Landscape Ecology

, Volume 29, Issue 3, pp 367–382 | Cite as

Recommendations for using the relative operating characteristic (ROC)

  • Robert Gilmore PontiusJr.
  • Benoit ParmentierEmail author


The relative operating characteristic (ROC) is a widely-used method to measure diagnostic signals including predictions of land changes, species distributions, and ecological niches. The ROC measures the degree to which presence for a Boolean variable is associated with high ranks of an index. The ROC curve plots the rate of true positives versus the rate of false positives obtained from the comparison between the Boolean variable and multiple diagnoses derived from thresholds applied to the index. The area under the ROC curve (AUC) is a summary metric, which is commonly reported and frequently criticized. Our manuscript recommends four improvements in the use and interpretation of the ROC curve and its AUC by: (1) highlighting important threshold points on the ROC curve, (2) interpreting the shape of the ROC curve, (3) defining lower and upper bounds for the AUC, and (4) mapping the density of the presence within each bin of the ROC curve. These recommendations encourage scientists to interpret the rich information that the ROC curve can reveal, in a manner that goes far beyond the potentially misleading AUC. We illustrate the benefit of our recommendations by assessing the prediction of land change in a suburban landscape.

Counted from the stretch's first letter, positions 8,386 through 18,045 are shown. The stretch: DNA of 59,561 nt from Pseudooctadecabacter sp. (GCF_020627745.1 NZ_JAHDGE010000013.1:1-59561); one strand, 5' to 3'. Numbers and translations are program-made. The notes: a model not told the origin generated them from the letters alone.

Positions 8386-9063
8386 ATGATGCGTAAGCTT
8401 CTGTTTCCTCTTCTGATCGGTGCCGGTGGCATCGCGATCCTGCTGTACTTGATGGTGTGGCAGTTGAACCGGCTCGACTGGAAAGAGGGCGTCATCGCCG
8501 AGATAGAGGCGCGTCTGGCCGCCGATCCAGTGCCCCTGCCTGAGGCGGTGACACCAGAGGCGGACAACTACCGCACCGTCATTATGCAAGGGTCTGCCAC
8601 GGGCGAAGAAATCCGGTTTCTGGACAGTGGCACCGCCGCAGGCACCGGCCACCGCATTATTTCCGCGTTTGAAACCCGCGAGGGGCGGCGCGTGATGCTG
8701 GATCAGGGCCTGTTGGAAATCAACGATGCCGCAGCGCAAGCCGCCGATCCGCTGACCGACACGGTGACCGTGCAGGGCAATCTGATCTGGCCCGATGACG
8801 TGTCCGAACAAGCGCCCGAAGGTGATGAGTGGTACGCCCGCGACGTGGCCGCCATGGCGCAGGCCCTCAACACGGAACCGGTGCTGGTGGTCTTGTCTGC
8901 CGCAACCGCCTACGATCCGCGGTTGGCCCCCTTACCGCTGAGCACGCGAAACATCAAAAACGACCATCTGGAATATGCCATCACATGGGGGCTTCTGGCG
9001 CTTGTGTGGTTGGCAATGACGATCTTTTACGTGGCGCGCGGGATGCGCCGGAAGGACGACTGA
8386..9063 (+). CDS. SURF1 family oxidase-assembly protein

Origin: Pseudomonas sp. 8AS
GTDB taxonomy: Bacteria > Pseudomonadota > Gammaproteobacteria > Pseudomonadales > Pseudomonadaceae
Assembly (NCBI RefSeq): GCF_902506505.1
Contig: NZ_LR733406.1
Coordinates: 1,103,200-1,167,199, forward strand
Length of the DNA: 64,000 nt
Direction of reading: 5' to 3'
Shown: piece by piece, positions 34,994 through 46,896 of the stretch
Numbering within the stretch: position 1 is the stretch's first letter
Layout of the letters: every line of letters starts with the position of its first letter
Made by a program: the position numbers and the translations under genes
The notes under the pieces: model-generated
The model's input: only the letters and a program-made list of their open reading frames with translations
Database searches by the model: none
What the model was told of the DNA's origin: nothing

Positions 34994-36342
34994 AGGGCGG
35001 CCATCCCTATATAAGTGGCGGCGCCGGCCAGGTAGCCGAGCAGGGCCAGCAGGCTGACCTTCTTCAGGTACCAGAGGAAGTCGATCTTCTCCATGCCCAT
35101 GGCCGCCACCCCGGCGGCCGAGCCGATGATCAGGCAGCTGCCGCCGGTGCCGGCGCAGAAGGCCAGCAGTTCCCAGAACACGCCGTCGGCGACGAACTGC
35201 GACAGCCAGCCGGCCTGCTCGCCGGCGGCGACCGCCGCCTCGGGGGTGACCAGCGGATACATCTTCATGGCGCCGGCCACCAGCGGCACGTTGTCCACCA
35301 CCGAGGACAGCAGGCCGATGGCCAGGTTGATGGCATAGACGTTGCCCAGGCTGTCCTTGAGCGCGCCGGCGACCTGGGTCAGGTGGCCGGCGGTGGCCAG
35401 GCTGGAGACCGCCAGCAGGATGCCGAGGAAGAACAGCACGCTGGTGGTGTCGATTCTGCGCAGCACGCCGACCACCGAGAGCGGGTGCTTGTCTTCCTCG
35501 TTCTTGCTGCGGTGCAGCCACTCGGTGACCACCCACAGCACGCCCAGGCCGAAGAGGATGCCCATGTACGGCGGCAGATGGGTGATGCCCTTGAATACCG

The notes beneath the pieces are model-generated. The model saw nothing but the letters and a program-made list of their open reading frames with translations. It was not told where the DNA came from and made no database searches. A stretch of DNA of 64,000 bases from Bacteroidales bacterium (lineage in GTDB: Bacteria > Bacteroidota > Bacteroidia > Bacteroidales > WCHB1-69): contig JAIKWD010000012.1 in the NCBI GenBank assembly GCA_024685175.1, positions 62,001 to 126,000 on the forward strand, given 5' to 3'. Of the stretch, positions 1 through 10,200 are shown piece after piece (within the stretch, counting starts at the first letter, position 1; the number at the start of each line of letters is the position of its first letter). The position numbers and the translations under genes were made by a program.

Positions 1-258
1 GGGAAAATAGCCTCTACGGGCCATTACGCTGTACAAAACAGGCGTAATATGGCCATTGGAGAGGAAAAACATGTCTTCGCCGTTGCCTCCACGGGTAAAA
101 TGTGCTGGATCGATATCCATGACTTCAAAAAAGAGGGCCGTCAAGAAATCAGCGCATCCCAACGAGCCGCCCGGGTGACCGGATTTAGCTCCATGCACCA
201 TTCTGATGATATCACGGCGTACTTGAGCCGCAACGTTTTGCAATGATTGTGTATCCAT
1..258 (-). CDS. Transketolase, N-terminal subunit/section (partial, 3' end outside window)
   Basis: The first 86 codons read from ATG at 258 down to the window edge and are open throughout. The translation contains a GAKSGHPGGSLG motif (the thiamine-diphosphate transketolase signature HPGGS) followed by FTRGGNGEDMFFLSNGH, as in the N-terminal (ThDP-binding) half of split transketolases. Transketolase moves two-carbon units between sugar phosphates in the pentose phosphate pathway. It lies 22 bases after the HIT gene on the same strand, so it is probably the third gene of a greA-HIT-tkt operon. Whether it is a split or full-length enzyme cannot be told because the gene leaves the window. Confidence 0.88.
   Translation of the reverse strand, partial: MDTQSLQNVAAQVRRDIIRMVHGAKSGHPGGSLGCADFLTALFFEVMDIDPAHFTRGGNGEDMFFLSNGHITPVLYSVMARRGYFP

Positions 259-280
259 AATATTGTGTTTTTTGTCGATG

Accuracy AUC Index Land change Map Prediction ROC Threshold Uncertainty 



The United States National Science Foundation (NSF) supported this work via three of its programs: LTER via grant OEC-1238212, Coupled Natural Human Systems via grant BCS-0709685, and Research Experiences for Undergraduates via grant 0849985. Any opinions, findings, conclusions, or recommendation expressed in our manuscript are those of the authors and do not necessarily reflect those of the NSF. Massachusetts’ Office of Geographic Information (MassGIS) supplied data for this project. Clark Labs facilitated this work by creating the GIS software Idrisi®. Anonymous reviewers provided constructive feedback that improved our manuscript.

Supplementary material

10980_2013_9984_MOESM1_ESM.docx (65 kb)
Supplementary material 1 (DOCX 65 kb)


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Copyright information

© Springer Science+Business Media Dordrecht 2014

Authors and Affiliations

  1. 1.Graduate School of GeographyClark UniversityWorcesterUSA

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